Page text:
Home PageArchivesVolume no. 3Issue 2Review: McCrory

‘Come and See’

Caitlin McCrory

Fanny Howe, “Come and See”
Graywolf Press
2011, 94 pages, paperback, $15

Fanny Howe, the author of more than twenty books of prose and poetry and the winner of such awards as the Lenore Marshall Poetry Prize and NEA grants, said of her work in a 2004 interview with the Kenyon Review: “If someone is alone reading my poems, I hope it would be like reading someone’s notebook. A record. Of a place, beauty, difficulty. A familiar daily struggle.” Fanny Howe’s latest collection of poems, “Come and See,” is just that, a place crafted out of one’s struggle to record and to reveal an often alluring, but ugly, history.

The role that history takes, both through physical location and through metaphor in Howe’s work, seems to have some influence from a writer whom Howe admired, Ilona Karmel. Karmel was a Polish-Jewish prisoner of Nazi work camps who attempted to record and translate, in extraneous detail, her history and the history of other prisoners in such an awful place. Karmel’s experiences are contained in her work “An Estate of Memory.” Howe’s title poem, “Come and See,” the last poem in the collection, describes Karmel’s work as one that pursues the truth “through a relentless and unfavorable account of human behavior.” Where Karmel offered a decidedly wretched and heartbreaking firsthand account of the Nazis, Howe’s writing frames both the allure and disgust of the twentieth century through what appears as a wide-angle lens, capturing the horizon and placing the clouds just out of view, thus leaving her reader with the idea that there is some significant detail that can’t quite be seen.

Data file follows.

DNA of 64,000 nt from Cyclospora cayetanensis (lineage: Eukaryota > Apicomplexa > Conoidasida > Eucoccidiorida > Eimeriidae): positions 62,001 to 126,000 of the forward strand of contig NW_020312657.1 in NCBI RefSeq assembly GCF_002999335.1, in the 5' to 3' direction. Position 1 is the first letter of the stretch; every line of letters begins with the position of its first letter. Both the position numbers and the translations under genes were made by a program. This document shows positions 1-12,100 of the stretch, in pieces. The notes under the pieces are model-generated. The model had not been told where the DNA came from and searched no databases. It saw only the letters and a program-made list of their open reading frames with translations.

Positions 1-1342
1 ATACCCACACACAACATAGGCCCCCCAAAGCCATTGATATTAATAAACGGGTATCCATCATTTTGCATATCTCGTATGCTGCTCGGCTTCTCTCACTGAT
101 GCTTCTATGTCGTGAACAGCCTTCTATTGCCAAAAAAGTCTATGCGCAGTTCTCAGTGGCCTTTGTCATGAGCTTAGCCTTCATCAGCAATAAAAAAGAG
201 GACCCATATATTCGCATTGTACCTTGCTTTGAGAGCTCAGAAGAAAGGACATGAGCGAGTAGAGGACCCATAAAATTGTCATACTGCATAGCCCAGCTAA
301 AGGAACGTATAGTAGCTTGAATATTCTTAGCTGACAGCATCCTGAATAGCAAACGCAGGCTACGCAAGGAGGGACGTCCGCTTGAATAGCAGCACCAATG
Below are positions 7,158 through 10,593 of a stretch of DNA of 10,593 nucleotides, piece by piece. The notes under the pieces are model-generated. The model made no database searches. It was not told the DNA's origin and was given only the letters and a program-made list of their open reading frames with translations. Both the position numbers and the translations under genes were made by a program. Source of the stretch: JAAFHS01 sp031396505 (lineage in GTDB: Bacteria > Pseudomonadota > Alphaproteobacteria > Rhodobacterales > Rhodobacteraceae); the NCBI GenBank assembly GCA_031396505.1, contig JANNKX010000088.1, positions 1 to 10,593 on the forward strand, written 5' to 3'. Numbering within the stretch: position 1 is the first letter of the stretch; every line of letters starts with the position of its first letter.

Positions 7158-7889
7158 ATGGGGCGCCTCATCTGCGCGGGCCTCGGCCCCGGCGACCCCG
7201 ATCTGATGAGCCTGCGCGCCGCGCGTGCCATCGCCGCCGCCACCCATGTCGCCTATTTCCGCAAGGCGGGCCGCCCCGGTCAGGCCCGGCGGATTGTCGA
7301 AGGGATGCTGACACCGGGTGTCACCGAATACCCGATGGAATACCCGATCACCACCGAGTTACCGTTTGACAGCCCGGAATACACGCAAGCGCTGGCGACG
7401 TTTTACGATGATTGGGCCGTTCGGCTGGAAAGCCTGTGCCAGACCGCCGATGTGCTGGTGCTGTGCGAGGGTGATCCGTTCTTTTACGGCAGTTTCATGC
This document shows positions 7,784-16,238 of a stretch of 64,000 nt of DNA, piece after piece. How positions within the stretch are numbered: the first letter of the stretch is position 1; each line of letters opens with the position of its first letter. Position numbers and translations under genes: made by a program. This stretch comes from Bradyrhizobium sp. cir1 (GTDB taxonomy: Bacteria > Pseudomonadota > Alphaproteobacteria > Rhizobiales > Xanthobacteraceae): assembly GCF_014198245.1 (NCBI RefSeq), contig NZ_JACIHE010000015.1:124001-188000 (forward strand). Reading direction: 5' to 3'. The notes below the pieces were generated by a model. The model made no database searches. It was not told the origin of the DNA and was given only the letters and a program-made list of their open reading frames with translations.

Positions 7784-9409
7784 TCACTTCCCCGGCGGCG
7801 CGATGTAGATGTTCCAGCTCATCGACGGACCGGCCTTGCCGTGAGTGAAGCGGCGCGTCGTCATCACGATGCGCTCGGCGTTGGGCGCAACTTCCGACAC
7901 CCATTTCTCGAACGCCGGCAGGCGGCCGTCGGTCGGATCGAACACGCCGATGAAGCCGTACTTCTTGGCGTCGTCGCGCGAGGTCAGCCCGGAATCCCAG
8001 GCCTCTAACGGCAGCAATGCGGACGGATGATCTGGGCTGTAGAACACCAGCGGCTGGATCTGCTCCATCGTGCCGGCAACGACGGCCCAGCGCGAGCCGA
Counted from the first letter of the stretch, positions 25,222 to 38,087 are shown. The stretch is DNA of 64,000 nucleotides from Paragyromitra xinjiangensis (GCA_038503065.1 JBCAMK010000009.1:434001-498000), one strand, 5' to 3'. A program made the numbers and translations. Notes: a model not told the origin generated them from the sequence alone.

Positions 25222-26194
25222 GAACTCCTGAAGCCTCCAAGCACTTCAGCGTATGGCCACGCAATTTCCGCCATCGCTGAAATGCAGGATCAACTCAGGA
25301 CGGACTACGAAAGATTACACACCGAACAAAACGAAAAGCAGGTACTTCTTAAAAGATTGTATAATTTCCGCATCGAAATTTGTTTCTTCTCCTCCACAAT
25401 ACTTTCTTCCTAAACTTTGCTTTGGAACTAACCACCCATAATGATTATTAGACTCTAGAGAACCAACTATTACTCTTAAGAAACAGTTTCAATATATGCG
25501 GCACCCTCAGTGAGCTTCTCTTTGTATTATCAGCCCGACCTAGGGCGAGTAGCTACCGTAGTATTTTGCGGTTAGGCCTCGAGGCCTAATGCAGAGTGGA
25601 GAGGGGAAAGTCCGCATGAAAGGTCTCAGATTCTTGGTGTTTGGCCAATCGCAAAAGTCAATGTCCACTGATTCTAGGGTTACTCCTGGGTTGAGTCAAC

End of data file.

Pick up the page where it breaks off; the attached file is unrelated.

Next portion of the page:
Howe’s first poem, “This Eye,” sets the precedent for her collection, revealing her work as a documentary of the twentieth century. The reader witnesses the entrance into the Great War, WWII, and such crises as the fall of the Czars and the nuclear meltdown at Chernobyl. “This Eye” opens the poetry collection, as Howe’s speaker describes a scene of a young boy and his grandmother:

A boy reads about war
in bed with his grandmother.
She keeps getting up to look out
What she sees horrifies her.
That’s why she pulls the curtains
to protect the love she can’t see.

This grandmother, whom Howe described in a 2011 interview as “someone she almost recognizes as herself,” serves as an eye, or even a god, who looks out onto the world to document what she sees for Howe’s reader. However, there is a catch here with this eye because, as the eye of this speaker transforms through “Come and See,” she does not always give a clear view of what it is she witnesses. While the titles of Howe’s poems begin to offer detail about physical place (“The Grotto,” “Following Wang Bing,” and “The Rachmaninoff Hotel”), the structures of the poems themselves rely on abstract descriptions of “a stairway in a house or a velveteen bed spread” that seem to purposely lead a reader to generalize what it is he or she sees. As such, a reader may begin to feel frustrated at a point, as I did, having to question what, exactly, one is supposed to be a witness to: is it a place, a person, or even another record of the story being told? Then in the poem “Now I Have Seen Everything,” Howe’s speaker addresses the idea of ahistoricism, stating